Dr. King also asked us to stay focused, to “keep the issues where they are.” We cannot be distracted by violence, name calling, holier-than-thou attitudes or hatred. We must be focused on our purpose – love. We must be brave and be bold in that purpose, but we must not let the seeds of hate take root in the fertile soil of righteousness. If we let them take root, it will grow into a thicket that will prevent us from reaching our goal. When we gather to non-violently oppose war and the abuse of human rights, the presence of violence, name calling, holier-than-thou attitudes and hatred only distract from the vision we are trying to cast. The vision will be obscured by our lack of focus on the message of love and while people will talk, they will talk about the hate and not about the core issue of debate. We must not be distracted.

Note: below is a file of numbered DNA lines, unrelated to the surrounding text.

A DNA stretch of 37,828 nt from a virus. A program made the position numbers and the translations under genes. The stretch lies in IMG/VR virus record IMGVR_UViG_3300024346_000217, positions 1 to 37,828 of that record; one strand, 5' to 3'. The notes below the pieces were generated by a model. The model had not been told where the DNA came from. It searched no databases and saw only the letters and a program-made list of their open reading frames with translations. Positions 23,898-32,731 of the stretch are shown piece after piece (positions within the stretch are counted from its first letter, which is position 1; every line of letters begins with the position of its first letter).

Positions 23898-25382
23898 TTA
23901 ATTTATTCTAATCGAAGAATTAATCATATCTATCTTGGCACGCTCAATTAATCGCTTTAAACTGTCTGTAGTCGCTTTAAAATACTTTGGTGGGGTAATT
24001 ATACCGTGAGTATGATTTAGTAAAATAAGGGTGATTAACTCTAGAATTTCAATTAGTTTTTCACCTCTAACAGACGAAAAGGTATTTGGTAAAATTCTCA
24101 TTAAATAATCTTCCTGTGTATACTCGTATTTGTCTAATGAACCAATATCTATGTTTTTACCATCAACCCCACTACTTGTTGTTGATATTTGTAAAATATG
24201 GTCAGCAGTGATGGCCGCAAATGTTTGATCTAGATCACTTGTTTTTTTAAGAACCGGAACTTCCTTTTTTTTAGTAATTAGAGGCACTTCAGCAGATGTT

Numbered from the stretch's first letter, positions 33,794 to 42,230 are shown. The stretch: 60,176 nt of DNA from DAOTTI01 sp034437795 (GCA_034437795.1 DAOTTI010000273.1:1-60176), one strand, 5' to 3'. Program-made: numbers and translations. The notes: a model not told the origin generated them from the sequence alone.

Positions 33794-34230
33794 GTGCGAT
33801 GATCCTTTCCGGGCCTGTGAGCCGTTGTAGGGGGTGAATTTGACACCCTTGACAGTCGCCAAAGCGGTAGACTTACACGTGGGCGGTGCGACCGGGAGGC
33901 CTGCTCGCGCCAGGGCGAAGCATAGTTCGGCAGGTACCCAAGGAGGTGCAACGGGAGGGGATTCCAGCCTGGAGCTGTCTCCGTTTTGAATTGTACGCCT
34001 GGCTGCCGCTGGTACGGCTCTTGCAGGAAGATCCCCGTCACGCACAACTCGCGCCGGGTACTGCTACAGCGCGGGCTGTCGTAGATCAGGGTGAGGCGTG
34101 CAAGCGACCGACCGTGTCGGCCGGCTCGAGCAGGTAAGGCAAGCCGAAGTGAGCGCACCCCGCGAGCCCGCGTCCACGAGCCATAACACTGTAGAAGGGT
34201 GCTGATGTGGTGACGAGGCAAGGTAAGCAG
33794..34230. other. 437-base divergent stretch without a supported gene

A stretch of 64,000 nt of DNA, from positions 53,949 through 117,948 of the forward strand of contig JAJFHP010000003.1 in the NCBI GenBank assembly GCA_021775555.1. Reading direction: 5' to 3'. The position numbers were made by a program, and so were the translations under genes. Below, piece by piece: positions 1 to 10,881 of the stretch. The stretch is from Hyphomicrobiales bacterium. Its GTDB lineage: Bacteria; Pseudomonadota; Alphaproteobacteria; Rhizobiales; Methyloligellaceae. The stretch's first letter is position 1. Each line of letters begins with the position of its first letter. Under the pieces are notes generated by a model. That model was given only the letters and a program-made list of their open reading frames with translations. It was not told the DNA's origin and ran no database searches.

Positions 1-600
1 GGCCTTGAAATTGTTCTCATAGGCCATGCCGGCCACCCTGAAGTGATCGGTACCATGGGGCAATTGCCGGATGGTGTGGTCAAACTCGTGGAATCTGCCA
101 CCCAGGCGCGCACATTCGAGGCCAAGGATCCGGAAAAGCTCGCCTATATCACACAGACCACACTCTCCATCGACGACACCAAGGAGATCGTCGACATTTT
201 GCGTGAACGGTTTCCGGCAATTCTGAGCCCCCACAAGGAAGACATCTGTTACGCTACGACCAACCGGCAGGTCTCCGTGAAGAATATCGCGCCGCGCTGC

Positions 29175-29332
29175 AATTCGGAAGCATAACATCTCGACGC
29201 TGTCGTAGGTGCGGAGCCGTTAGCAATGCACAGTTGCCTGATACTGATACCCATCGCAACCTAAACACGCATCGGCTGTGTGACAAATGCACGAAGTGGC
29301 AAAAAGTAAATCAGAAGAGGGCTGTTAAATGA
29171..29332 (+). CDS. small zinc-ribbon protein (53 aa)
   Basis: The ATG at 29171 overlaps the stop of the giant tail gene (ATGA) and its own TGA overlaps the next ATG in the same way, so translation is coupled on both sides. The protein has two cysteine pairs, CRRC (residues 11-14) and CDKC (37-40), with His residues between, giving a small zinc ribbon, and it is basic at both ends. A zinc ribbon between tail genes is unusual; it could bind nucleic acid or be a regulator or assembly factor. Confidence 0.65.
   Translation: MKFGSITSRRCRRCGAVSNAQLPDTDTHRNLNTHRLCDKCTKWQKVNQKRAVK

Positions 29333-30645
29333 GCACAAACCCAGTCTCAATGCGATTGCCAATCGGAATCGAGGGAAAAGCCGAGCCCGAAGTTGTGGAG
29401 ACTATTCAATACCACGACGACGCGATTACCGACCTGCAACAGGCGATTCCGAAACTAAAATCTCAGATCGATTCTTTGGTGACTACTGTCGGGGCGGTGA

To borrow from Dr. King, the question you must ask yourself is not, if I stop to help the victims of war and those whose civil rights are being ignored, what will happen to me? The question you should ask yourself is, if you do not, what will happen to them? You see, we must stay united and we must stay focused against the storm of violence and abuse of civil rights which continues to roll in on us from the mountaintops upon which the powerful sit. From Union busting to preemptive wars, a storm is brewing and it has been brewing.
Dr. King asks us the question, will you gather in spite of the coming storm? Will you unite? Will you stay focused? Are you determined to go on anyhow?